The 1947 case of Elisabeth Short—the so-called “Black Dahlia”—remains unsolved to this day. The aspiring actress was found in the Leimert Park district of downtown Los Angeles, her body mutilated, cut in half at the waist and drained of blood. The corners of Short’s mouth were sliced—creating an effect known as the “Glasgow smile”—and her body had been both cleaned and positioned into an unusual pose. The LAPD has interviewed endless suspects over the years, but none have panned out and for now, the mystery continues.
The 1998 death of Alan Pakula—the American film director behind “Klute,” “All the President’s Men” and “Sophie’s Choice”—could have inspired any of the more recent “Final Destination” movies. While traveling down the Long Island Expressway, the car in front of him hit a metal pipe and sent it flying through Pakula’s windshield. The pipe struck him in the head and killed him instantly, leaving his car to swerve off the road and into a fence. Pakula was 70 years old.
Wildlife expert and head of the Australia Zoo, Steve Irwin, made a name for himself on the Animal Planet hit television series “The Crocodile Hunter.” Irwin was known for taking risks and stirring up controversy, as he did in 2004 when he took his one-month-old son into a crocodile pen during feeding time. Irwin’s final performance came in 2006 while he was filming stingrays in Queensland’s Great Barrier Reef. One of the creatures he was observing felt threatened and stabbed Irwin in the chest with its barb. Irwin allegedly pulled the barb out, causing even more damage to his heart and killing him seconds later. At least he died doing what he loved, I guess.
Among the most famous murders in Hollywood is the 1969 slaughter of Sharon Tate by members of Charles Manson’s family. Tate was pregnant at the time, which didn’t stop Manson’s minions from mutilating her and stabbing her sixteen times. Her husband, filmmaker Roman Polanski, finally got some closure once Manson and his family members were arrested several months later.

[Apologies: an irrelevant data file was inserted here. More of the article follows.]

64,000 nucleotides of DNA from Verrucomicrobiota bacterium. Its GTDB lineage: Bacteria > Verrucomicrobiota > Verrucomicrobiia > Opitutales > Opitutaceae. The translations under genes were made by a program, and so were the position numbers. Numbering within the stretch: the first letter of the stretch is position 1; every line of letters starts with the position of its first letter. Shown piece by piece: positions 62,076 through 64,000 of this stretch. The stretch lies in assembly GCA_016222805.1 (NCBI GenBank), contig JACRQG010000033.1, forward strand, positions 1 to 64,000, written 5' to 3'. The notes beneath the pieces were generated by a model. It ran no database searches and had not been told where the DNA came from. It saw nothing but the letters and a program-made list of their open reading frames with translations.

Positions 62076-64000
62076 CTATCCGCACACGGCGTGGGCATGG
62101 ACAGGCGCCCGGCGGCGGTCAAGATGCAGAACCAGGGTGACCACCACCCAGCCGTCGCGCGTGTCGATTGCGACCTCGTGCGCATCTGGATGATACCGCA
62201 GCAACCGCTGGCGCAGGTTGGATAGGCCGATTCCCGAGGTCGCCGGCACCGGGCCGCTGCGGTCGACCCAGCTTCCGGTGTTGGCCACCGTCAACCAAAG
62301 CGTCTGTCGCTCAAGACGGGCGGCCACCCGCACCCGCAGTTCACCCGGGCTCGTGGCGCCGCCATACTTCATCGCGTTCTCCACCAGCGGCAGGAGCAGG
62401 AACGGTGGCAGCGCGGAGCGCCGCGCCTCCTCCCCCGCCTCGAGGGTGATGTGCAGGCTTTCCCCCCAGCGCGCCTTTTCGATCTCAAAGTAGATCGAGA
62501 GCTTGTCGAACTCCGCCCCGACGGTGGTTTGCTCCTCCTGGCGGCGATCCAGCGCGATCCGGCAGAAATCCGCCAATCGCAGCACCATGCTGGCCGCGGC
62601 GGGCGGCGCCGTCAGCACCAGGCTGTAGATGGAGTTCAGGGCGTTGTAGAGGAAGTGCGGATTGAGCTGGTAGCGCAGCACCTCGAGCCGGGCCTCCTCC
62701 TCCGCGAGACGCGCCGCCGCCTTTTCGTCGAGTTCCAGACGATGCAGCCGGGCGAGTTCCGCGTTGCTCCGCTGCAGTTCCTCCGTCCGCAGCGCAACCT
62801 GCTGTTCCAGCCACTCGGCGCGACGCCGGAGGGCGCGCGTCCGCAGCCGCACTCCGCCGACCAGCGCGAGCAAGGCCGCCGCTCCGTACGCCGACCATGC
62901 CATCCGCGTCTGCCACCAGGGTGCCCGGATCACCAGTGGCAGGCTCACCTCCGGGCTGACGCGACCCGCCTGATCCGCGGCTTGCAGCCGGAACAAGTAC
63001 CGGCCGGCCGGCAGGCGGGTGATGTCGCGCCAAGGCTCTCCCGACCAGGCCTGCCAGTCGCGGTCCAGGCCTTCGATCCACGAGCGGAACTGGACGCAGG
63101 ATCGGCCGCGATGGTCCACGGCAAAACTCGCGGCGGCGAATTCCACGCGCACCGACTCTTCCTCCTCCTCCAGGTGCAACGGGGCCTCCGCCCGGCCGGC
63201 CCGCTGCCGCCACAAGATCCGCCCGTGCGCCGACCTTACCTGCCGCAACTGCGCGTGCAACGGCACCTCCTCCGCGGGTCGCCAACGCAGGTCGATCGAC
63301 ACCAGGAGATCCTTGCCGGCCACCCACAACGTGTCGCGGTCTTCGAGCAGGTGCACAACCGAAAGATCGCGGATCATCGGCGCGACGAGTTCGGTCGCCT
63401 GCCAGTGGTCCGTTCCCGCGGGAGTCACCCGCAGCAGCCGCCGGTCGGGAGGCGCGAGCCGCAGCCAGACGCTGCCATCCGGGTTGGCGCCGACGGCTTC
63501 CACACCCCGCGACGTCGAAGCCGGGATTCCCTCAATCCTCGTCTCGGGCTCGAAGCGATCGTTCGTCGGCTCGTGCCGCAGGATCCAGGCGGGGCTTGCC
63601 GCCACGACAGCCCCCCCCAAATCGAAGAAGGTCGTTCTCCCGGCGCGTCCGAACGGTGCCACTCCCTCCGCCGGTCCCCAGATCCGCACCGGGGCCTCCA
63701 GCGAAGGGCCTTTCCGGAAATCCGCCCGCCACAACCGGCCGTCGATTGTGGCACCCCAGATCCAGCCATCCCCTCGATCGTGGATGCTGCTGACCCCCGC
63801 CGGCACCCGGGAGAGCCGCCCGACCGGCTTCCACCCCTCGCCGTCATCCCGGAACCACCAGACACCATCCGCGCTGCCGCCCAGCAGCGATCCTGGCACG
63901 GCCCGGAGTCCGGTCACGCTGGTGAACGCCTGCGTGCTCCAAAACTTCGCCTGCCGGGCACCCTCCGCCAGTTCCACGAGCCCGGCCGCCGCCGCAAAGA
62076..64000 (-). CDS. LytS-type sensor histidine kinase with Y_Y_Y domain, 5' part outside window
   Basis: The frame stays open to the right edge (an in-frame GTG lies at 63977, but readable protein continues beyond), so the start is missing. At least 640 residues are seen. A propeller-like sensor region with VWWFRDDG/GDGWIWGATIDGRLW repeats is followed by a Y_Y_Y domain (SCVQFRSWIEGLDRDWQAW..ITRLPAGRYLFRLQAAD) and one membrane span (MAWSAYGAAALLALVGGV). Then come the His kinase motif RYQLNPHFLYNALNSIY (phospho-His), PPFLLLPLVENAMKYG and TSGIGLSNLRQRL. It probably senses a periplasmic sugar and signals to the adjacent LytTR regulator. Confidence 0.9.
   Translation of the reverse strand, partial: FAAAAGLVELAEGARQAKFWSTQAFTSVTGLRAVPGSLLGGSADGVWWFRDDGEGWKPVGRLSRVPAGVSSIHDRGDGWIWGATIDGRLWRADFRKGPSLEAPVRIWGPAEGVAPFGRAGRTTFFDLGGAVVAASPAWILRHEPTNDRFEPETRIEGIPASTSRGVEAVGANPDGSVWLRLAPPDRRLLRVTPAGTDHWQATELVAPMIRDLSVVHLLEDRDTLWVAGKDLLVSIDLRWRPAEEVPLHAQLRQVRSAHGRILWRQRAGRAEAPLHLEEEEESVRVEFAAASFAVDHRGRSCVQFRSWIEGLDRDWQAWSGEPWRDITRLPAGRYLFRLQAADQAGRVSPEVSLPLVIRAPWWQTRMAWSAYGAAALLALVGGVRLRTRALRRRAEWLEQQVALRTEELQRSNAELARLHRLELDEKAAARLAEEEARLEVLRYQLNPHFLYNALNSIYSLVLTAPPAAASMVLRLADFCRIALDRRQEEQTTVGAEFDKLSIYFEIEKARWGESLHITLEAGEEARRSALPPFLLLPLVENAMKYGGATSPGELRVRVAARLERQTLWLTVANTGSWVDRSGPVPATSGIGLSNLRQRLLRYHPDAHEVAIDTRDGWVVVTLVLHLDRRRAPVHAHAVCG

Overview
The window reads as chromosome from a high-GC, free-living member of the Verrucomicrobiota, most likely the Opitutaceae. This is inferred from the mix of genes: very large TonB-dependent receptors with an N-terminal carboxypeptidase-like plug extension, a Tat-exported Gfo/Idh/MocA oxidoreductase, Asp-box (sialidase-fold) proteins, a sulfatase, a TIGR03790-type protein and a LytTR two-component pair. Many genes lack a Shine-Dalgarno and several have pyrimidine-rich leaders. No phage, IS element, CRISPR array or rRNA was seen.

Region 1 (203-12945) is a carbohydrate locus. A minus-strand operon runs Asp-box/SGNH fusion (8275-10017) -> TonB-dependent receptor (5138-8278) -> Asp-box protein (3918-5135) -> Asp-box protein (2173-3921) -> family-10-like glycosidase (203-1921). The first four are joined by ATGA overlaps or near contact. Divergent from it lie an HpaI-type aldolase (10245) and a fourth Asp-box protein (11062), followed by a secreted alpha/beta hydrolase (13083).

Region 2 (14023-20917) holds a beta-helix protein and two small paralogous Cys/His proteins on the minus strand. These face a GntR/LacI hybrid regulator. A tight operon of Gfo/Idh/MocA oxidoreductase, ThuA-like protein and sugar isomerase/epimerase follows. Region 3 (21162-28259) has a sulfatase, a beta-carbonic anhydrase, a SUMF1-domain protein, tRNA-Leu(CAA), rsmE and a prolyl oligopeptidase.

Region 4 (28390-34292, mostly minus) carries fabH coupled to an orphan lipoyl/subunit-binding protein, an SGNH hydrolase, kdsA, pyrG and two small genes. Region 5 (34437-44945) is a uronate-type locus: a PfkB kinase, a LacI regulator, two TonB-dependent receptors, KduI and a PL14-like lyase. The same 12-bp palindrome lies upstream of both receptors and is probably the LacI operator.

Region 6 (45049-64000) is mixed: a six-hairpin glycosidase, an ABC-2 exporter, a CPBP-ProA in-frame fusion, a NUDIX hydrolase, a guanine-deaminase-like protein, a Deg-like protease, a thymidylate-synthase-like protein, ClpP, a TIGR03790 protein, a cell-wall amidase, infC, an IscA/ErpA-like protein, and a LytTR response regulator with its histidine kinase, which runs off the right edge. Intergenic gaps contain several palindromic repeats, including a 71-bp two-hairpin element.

The writer and playwright behind “Cat on a Hot Tin Roof” and “A Streetcar Named Desire,” Tennessee Williams, met his maker at age 71 in his room at the Hotel Elysee in New York. Williams was using some nose spray—holding the cap between his teeth as he tilted his head back—and accidentally choked to death when the cap fell into his throat. Talk about bad luck.
The Australian musician and lead singer of the band INXS took a path oft taken by rock and roll superstars. Depressed and under the influence of drugs and alcohol, Hutchence used one of his snake skin belts to hang himself in a Sydney hotel in 1997. The strangest thing is that he was kneeling on the ground at the time, meaning he really wanted to die. It was a huge waste of an even-bigger talent.
Star of film and the television series “Kung Fu,” David Carradine died in 2009 in a Bangkok hotel room. At the time of his death, Carradine was wearing fish net stockings and a lady’s wig. He was also hanging in a closet with a rope around his neck, wrists and private parts. Some believe asphyxiation for sexual arousal was to blame; others claim Carradine was killed for investigating secret martial arts societies, a theory that echoes Bruce Lee’s mysterious death. Either way, this was not a pretty way to go.
Once famed host Richard Dawson left the television game show “Family Feud,” producers struggled to find a suitable replacement until Ray Combs arrived in the 1990s. Despite his on-screen popularity, Combs experienced a string of bad luck off-screen. Beginning in 1994, Combs was nearly paralyzed in a car accident; experienced business problems that led to the repossession of his house; separated from his wife; and was admitted to a psychiatric ward. This is where he finally ended his pain by hanging himself in the closet with a bed sheet. Ironically, the very bar in the closet Combs used for support was designed to break away during suicide attempts!
The list of freaky celebrity deaths could go on and on, and more seem to be added to the list each year. If nothing else, this certainly leaves the door open for a follow-up post later. I only hope it’s much later.
Posted on October 7, 2012, in Perspectives, Writing and tagged celebrity, Charles Manson, crime, David Carradine, death, fame and fortune, Hollywood, murder, perspectives, Sharon Tate, Steve Irwin, Steven Spielberg, writing. Bookmark the permalink. 6 Comments.